The most difficult moment of the Covid-19 pandemic is over, although right now we will learn more about this terrible disease. According to a study published in electronic clinical medicinerelated magazine Lancet, some people who have been hospitalized for severe Covid continue to have persistent cognitive impairment.
A study of 46 people receiving resuscitation at a British hospital found that some of them were left with special shortcomings. The researchers applied cognitive tests to each using the Cognitron platform. They then compared the results to a database of 10 people corresponding to each patient, separated by age, gender, education, and language.
British scientists found that patients hospitalized for Covid scored lower than other people. The most obvious effects are slow processing speed and problems with verbal reasoning, mainly when making analogies. The results are lower in patients connected to a ventilator.
The researchers applied two tests: the first six months after hospitalization and the second ten months later. The conclusion is that at best cognitive recovery is likely to be slow.
Some previous studies have seen significant recovery over time in terms of cognitive symptoms and imaging measures of brain function. Consistent with these studies, we observed slow and non-significant trends towards diminishing deficits in both accuracy and response latency as a function of the time elapsed since the onset of illness.
improvement process depends on other factors and more studies are needed with different time frames to track recovery trajectories.
Covid-induced cognitive decline is similar to what happens between the ages of 50 and 70.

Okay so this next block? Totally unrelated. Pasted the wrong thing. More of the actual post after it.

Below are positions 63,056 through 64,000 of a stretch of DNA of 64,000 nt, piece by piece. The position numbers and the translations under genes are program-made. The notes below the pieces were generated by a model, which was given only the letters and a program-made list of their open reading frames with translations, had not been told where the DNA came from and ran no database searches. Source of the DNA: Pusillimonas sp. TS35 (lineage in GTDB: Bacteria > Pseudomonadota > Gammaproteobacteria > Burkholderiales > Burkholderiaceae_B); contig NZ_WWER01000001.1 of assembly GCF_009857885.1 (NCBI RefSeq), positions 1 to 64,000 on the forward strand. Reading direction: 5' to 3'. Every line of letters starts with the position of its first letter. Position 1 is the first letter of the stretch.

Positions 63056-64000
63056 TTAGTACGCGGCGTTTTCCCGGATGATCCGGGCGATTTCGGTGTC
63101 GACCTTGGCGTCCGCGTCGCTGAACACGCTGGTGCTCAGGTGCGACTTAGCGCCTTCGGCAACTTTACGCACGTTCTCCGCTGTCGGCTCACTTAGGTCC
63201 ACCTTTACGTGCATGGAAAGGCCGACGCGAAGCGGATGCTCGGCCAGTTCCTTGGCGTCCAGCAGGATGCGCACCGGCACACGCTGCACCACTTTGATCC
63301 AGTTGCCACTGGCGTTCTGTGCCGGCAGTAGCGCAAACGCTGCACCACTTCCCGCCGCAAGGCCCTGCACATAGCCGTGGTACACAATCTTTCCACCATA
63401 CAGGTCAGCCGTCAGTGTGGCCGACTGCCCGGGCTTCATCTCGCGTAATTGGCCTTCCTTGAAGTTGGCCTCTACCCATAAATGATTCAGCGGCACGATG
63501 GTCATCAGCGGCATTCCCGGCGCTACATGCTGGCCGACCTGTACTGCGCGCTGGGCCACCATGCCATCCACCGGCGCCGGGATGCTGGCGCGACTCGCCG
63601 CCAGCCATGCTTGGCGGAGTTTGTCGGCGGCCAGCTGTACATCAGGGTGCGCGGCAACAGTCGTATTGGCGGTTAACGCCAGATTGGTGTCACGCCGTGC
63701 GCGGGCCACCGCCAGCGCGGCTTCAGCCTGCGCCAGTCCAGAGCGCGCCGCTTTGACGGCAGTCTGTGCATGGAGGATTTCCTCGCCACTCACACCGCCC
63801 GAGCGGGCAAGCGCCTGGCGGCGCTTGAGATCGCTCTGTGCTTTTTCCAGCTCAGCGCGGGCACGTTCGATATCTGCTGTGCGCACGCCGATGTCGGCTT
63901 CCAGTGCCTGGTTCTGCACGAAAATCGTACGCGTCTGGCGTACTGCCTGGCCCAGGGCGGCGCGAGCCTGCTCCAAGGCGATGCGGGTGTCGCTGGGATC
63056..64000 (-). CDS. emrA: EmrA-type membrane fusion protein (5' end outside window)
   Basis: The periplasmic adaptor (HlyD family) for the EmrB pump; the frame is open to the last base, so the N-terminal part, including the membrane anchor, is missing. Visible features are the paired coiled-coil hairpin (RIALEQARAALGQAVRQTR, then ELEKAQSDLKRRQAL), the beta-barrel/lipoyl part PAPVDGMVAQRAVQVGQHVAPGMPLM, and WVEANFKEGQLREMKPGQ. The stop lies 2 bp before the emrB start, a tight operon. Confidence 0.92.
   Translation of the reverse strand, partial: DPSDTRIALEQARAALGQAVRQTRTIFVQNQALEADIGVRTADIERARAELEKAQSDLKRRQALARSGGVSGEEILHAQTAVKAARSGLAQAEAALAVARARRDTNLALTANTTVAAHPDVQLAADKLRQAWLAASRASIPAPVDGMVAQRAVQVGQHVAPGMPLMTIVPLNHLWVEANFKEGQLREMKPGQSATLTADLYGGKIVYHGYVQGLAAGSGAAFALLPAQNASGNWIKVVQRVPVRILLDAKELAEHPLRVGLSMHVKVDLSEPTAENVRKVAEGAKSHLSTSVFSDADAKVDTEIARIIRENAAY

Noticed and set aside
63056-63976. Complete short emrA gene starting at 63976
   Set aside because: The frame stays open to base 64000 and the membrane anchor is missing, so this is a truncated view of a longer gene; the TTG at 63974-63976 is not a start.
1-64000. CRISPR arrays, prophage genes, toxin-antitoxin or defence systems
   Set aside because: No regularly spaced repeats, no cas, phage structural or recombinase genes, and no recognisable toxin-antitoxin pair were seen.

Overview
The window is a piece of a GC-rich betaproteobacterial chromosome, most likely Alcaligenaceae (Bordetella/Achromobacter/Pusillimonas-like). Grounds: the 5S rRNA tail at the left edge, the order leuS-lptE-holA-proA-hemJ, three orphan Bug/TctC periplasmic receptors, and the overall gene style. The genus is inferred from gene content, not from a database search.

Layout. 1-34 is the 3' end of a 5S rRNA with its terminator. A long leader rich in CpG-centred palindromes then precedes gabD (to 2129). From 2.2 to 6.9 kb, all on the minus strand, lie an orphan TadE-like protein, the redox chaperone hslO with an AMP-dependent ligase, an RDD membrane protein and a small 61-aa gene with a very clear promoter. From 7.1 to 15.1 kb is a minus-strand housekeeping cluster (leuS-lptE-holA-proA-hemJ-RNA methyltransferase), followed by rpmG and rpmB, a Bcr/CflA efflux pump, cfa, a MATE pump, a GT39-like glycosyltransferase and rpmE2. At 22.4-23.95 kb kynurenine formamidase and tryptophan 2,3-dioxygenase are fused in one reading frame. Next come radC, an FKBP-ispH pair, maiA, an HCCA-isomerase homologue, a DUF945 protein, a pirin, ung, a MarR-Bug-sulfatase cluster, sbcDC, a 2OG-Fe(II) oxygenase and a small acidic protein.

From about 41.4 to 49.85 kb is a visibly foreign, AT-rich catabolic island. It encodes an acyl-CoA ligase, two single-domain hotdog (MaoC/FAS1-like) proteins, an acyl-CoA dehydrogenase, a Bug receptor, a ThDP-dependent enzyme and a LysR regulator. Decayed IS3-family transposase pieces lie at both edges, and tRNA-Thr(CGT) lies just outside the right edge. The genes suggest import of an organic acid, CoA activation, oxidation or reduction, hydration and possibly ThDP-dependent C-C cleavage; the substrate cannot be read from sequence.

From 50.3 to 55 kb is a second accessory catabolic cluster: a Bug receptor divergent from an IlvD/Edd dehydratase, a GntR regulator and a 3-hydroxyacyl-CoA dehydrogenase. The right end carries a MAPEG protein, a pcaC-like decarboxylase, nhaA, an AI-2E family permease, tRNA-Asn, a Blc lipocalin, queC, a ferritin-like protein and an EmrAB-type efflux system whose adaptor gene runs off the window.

Cognitive impairment in people hospitalized with severe Covid similar to the decline seen between the ages of 50 and 70.. The researchers concluded that further studies are needed to determine whether cognitive impairment is related to the clinical features of the acute phase or to mental health status at the time of assessment.
Studies show the impact of Covid-19 on our mental health. One of the most common post-COVID diseases is mint fogl. Researchers published in Journal of Infections follow-up of 120 patients hospitalized for Covid-19. 34% of them reported memory loss and 28% said they had concentration problems.
According to Dr. Alexander Merkler, a neurologist at New York-Presbyterian Hospital, brain fog manifests itself as memory loss, trouble finding words, or loss of focus. In an interview with Health MattersMerkler and his colleague, Dr. Mitchell Elkind, say many of the patients did not have strokes, seizures, or any other neurological problem that would have caused this effect.
In some cases brain fog is disproportionate to disease. People have recovered from mild Covid and have had long-term cognitive problems.
Source: Hiper Textual